The busy runner’s guide to losing weight

Running to lose weight but don’t have the time to spend hours pounding the pavements or on the gym treadmill? Fear not, shedding pounds doesn't necessarily require endless hours jogging. The following workouts are all efficient ways to boost your metabolism and build calorie-consuming muscle.

Because they require you to run at the edge of your comfort zone, they also quickly put your body into fat-burning mode, says Kimberly Shah, an online running coach in Chicago.

Related: 8 common mistakes that can stop weight loss 

To avoid injury, says Shah, newcomers should firstly build a base level of fitness before attempting the hill and interval workouts. Begin with a 20-minute run and gradually build up to 40-minutes, then start this plan.

Related: 6 ways runners can lose weight without running


You've got 20 minutes

You should: run hill repeats

The strength required to run on inclines builds calorie-hungry muscle as much as hitting the weights does.

Here's how:

Run at one minute slower than 10K pace up a quarter-mile-long hill run halfway up the hill then back down at this pace. Repeat twice. Run to the top and down three times. Warm up for six minutes and cool down for four minutes.


You've got 30 minutes

You should: run intervals

Running fast burns more calories per minute than slow running.

Here's how:

Sprint for 20-seconds, then jog for 10-seconds. Repeat four to eight times. Walk for one minute. Repeat the sprint/jog/walk sequence two to four times. Warm up for six minutes with two lots of 30-second pick-ups. Cool down for four minutes.


You’ve got 45 minutes

You should: go for a tempo run

You’ll be working at the high end of your fat-burning zone, an effort where you can only talk in short phrases.

Here's how:

Gradually build speed to 30-seconds slower than 5K pace. Run for 25-minutes at this tempo pace. Warm up for 10-minutes, incorporating three lots of 30-second pick-ups, and cool down with a 10-minute jog.


You've got an hour (or more)

You should: go long

The longer you're on your feet, the more calories you'll burn. Plus, long runs improve base fitness so you'll reap more from high-intensity workouts, says Shah.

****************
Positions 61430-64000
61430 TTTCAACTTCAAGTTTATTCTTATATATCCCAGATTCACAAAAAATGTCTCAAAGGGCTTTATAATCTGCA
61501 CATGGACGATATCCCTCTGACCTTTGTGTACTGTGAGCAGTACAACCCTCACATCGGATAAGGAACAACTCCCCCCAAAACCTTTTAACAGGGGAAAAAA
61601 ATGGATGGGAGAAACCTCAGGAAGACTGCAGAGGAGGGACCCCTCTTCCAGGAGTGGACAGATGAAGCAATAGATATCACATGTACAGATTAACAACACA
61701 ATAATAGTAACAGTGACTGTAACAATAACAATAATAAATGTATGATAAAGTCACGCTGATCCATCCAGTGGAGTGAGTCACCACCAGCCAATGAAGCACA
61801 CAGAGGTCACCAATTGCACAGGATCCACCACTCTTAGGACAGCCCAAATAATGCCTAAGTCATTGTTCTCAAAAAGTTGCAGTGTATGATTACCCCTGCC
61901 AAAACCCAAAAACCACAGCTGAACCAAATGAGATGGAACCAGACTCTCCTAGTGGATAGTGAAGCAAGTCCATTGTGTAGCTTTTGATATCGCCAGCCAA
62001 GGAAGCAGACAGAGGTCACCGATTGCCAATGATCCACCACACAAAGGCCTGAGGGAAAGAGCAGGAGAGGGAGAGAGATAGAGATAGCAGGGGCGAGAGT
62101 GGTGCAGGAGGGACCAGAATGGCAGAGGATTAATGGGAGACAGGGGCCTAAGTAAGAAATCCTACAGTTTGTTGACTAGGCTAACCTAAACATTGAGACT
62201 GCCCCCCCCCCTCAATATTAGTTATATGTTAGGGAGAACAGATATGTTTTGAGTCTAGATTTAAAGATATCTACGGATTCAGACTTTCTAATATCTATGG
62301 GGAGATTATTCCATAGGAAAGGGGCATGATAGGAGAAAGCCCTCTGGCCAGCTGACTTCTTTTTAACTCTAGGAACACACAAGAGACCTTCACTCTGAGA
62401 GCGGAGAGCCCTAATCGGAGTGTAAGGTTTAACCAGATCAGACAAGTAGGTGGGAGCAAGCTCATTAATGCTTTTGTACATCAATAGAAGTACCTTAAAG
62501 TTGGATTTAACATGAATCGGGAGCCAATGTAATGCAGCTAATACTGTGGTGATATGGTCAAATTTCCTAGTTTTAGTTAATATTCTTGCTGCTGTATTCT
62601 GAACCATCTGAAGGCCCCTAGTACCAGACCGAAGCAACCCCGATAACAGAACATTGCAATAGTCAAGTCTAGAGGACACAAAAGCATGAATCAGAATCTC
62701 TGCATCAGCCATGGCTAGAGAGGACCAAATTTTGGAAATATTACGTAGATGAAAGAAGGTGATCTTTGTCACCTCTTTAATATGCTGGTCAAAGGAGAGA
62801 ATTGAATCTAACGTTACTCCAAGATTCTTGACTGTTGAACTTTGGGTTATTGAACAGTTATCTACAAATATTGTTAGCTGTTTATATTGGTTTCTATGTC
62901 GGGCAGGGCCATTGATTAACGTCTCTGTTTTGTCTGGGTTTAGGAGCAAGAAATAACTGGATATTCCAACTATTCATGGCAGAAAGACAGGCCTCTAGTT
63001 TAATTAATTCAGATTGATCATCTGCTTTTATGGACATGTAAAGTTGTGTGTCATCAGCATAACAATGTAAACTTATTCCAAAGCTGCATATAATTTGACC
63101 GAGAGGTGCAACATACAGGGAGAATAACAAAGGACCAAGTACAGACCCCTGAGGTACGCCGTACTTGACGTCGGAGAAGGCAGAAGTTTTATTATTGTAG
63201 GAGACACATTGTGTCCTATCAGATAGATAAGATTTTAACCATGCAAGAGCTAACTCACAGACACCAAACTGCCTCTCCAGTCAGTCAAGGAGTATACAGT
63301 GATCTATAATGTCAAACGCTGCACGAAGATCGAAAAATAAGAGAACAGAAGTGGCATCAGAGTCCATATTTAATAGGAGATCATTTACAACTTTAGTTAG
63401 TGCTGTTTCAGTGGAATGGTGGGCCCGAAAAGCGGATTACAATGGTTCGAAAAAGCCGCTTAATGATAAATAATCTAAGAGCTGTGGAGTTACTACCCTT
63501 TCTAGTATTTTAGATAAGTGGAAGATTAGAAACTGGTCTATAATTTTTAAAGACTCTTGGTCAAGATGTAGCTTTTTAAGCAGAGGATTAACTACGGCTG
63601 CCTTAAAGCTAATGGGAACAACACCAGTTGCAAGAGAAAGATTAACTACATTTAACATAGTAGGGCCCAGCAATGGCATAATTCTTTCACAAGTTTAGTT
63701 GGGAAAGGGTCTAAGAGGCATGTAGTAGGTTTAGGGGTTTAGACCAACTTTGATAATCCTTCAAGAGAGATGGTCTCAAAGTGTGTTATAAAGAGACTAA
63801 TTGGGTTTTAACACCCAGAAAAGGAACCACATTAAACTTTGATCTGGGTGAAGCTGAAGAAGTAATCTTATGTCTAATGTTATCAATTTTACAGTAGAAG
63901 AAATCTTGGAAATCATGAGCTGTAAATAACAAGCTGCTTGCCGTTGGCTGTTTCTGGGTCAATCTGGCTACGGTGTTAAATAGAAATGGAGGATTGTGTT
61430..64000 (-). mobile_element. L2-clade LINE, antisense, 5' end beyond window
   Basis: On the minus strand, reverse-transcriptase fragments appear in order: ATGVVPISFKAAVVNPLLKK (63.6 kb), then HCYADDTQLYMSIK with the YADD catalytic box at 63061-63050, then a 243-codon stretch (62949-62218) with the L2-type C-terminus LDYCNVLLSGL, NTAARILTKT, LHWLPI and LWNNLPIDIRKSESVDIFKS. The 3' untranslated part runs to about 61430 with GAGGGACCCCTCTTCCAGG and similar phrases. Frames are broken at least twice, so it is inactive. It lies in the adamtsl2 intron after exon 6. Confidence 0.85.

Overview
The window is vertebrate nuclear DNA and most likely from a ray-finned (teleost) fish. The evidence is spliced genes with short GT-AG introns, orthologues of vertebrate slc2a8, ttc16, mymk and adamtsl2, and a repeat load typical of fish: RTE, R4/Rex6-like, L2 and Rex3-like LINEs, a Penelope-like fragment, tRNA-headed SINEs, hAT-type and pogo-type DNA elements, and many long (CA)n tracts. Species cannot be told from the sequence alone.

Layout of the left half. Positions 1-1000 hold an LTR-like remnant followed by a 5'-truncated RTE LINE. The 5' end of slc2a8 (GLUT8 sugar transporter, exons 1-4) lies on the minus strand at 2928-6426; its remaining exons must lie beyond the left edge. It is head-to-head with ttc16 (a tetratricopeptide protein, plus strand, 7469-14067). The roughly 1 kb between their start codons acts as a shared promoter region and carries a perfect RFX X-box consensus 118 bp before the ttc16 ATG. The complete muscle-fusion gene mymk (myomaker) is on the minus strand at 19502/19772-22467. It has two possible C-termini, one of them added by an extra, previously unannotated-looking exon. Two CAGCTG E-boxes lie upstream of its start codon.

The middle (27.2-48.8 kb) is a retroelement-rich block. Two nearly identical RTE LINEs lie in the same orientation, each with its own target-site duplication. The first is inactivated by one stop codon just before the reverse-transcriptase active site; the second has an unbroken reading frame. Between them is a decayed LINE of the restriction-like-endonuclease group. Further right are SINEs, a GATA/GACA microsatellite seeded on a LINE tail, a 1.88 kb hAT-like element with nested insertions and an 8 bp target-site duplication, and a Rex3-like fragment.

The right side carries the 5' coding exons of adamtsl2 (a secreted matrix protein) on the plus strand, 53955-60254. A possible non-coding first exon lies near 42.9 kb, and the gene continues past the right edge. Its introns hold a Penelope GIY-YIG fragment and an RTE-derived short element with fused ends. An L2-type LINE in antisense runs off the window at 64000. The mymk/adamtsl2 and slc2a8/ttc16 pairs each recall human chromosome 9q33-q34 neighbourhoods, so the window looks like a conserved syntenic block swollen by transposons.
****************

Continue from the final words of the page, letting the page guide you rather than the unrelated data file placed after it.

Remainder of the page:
Here's how:

Run at conversational pace. Keep an easy pace for 40 minutes. Warm up 15 minutes. Cool down for five.


What to eat and drink before and after your run

Many runners think that they can eat whatever they want post-run," says Leslie Bonci, director of sports medicine nutrition at the Centre for Sports Medicine at the University of Pittsburgh Medical Centre. Unfortunately, this is not the case.

Related: 7 common post-run eating mistakes

The goal is to balance the energy you need to run well without sabotaging your hard work. Here's all you really need:

What to eat before, during and after a 20-minute run: 

Consume pre-run: Water

Consume during: Water (if necessary)

Consume post-run: Water

What to eat before, during and after a 30-minute run: 

Consume pre-run: Water or 300ml reduced-sugar sports drink

Consume during: Water (if necessary)

Consume post-run: Water or 230ml reduced-sugar sports drink

What to eat before, during and after a 45-minute run:

Consume pre-run: 150kcal energy bar, 300ml sports drink or a piece of fruit

Consume during: Water (if necessary)

Consume post-run: 300ml reduced-fat chocolate milk, or 170ml yoghurt with 15g high-fibre cereal

What to eat before, during and after a 60+ minute run: 

Consume pre-run: 45g cereal with 230ml skimmed milk, or 20g trail mix

Consume during: Gel or 230ml sports drink (if necessary)

Consume post-run: Half a bagel with  one tablespoon of peanut butter